With all its overlapping stories, status games and existential angst about the future, “Dazed and Confused” is an authentic slice of life that lays bare many key insights of being a soon-to-be high school graduate deciding what you should do with your life.
“The Lion King” may seem like a childish choice at first, but even an animated film can give us important life lessons and direction. Besides emphasizing the unbreakable bond between family, fathers and sons, the greatest lesson within the film is accepting who you are.
In the film, Simba learns to accept his greatness and “stop running from the past.” Feeling responsible for his father’s demise, he had consciously avoided his destiny as king. But Simba’s realization of that destiny makes everything fall into place.
“The Lion King” taught us to be ourselves and not let circumstances and mistakes keep us from achieving our goals. You are at UNT to be great and do astonishing things in your life. There will be challenges thrown at you to steer you off track, but everything you need is already inside of you. While this may sound like something read at the bottom of a sappy Hallmark card, it’s a vital lesson in our upbringing.
In addition to being the source of half the GIFs on the Internet, “Mean Girls” was a movie that thoroughly dealt with the trials and tribulations of surviving the merciless jungle known as high school, while also finding out who your true friends are.
This coming-of-age story showed us what being a true friend means, and the importance of deciding your own path. Friendship is based on trust and compromise.
The film revealed how some friends boss people around for their own self-gain. So no matter how formidable someone may seem, especially in high school or college, if that person is taking advantage of you or causing you to feel uneasy about being yourself, do it “Mean Girl” style and kick those Plastics to the curb.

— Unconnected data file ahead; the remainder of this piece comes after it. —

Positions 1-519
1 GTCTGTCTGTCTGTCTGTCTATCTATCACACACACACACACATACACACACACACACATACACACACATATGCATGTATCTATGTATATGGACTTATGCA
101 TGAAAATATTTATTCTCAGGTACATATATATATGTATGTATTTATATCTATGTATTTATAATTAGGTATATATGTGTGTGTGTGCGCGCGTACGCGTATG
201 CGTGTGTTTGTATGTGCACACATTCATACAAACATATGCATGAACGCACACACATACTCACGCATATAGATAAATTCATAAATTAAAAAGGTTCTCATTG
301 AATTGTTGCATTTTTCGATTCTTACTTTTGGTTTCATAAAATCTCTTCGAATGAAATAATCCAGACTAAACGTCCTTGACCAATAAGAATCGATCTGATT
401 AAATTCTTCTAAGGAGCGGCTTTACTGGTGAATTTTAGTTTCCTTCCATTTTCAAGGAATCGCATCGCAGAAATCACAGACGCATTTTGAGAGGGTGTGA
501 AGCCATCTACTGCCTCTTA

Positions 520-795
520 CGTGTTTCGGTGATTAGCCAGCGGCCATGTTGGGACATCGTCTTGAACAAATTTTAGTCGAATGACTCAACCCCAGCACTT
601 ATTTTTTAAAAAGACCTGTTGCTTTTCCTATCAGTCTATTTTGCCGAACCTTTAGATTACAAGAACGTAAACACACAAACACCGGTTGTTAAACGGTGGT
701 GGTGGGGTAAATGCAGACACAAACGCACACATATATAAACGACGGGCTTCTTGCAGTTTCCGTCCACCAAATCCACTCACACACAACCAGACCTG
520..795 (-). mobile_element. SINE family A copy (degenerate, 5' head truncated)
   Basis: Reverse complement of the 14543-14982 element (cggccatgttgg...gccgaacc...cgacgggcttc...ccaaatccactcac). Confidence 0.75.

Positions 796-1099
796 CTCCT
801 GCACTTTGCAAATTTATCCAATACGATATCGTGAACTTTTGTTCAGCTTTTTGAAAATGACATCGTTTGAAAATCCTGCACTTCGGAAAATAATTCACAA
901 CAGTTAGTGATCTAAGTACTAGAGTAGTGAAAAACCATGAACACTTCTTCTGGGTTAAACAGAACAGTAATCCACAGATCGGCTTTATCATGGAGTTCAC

This film, another of writer-director Linklater’s masterpieces, may not be out for audiences to see yet (due out July 11), but it’s a monumental achievement in displaying the passage of time and how it changes people in the most profound ways.
Following a six-year-old boy as he walks through the next 12 years of his life, “Boyhood” is essential viewing, as we don’t get many films about growing up in Texas. Linklater holds our attention with a film that anyone can identify with. It covers all the bases: parental divorce, dealing with alcoholism, political ideology, first loves, discovering what kind of person you want to be and deciding what you want to do with your life. “Boyhood” is a package deal that I believe to be the ultimate coming-of-age tale.
While all the aforementioned films above are individually significant and came out while we were growing up, “Boyhood” is a greatest hits record that will bring up fond memories of the past and will have you thinking about all the choices you made in your lifetime.
Feature photo: Ellar Coltrane and Ethan Hawke play father and son in “Boyhood.” Photo courtesy of IFC Films